By NEMS Daily Journal
Many legislators’ insistence on passing an illegal immigrant bill for Mississippi like ones partially voided in Arizona and Alabama by the federal courts comes to a major hurdle this week in the House.
The House must act, one way or another, on HB 488, which would require creating a new unfunded bureaucracy within public schools to track down and prevent enrollment of illegal alien children, and place an unfunded mandate on law enforcement in enforcing multiple provisions of the proposal in investigating suspected illegals.
The bill’s sponsor, Judiciary B Committee Chairman Andy Gipson, R-Braxton, said the Mississippi bill should stand up to legal scrutiny because a provision that held up Alabama’s law has been removed.
Supporters contend the state spends more money providing services to illegal immigrants than it reaps in taxes, and they claim that undocumented immigrants, if they leave, will vacate jobs that unemployed citizens can take. The question is, why did legal Mississippians not seek and accept the jobs in the first place?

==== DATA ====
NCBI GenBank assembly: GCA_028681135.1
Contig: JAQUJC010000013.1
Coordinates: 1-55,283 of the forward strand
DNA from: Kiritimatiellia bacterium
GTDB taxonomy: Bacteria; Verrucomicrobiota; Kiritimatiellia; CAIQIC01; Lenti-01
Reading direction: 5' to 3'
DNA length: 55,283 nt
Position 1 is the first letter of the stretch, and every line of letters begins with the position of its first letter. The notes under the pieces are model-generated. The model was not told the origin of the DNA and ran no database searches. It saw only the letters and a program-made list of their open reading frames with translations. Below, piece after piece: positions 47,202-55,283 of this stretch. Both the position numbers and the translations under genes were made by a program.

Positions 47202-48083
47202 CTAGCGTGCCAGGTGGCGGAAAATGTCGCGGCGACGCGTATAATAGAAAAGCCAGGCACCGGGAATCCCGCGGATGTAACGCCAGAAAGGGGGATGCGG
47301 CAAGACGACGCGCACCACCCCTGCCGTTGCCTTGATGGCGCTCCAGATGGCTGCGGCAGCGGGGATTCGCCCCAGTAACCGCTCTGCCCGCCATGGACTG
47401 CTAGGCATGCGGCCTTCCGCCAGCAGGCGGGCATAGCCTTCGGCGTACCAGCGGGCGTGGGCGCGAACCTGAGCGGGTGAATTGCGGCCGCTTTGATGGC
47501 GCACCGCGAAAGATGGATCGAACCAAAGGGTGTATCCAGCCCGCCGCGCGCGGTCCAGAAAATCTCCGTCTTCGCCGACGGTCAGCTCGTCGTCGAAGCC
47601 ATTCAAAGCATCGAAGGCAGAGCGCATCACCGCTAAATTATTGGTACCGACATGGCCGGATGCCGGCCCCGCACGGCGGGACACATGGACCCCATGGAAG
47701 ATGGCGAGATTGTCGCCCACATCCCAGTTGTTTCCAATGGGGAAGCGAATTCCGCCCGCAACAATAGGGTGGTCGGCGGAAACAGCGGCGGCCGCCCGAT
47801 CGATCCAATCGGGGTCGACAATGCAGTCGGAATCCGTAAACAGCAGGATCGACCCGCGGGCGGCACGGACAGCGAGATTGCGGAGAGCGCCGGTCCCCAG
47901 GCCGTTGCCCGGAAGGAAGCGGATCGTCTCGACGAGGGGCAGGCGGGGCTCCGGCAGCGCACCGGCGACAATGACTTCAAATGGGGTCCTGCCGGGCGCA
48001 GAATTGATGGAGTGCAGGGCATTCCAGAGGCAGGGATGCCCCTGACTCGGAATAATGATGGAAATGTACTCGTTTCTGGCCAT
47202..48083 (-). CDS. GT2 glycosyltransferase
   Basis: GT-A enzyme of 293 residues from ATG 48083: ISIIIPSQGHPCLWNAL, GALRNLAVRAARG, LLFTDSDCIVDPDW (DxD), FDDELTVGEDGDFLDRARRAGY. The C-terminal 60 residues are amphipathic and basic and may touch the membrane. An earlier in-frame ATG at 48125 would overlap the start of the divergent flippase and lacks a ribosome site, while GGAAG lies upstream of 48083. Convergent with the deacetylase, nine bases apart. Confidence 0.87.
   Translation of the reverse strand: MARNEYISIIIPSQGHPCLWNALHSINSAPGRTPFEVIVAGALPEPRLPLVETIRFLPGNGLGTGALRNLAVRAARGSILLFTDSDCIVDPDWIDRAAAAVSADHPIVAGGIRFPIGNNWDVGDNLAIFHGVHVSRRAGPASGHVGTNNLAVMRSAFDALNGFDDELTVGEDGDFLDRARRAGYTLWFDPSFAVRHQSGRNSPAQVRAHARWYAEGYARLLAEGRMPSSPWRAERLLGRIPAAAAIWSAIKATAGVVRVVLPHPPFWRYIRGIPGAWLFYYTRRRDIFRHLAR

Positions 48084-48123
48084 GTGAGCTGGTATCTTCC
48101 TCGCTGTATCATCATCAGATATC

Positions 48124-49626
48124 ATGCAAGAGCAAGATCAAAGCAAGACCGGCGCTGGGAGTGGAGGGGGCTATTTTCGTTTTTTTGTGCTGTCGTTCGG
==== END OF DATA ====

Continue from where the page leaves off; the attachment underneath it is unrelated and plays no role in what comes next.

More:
The extant version of the bill does not make it a crime for failing to carry immigration papers, a previous provision that is tainted with the memories and tactics of despotic regimes and police states.
However, the bill still says law enforcement officials should check for immigration status when “a reasonable suspicion exists” that a person is in the country illegally. Neither race, nor color, nor national origin can determine the suspicion. Those words virtually ask for problems and lawsuits, given Mississippi’s racially troubled history.
The current version also adds an exception if a person is “an international business executive of an international corporation authorized to transact business in the state,” an attempt to avoid Alabama’s humiliation when police arrested a Japanese man on assignment at the state’s Honda factory and a German man who worked for the state’s Mercedes-Benz plant, big points of pride.
Under federal law, emergency rooms would have to continue to treat everyone and public schools would have to continue to enroll undocumented immigrants. Plus, the bill would require but not pay for a mandate that schools require a birth certificate and follow up on immigration status of anyone who can’t produce one. Why not require legislators to directly undertake the task?
Everyone should remember that any children born in the U.S., even to undocumented parents, are American citizens entitled to all the benefits. That’s in the Constitution.
The bill is wholly unnecessary and duplicative of federal jurisdiction. It probably will pass as expected, but then get ready for an expensive court defense.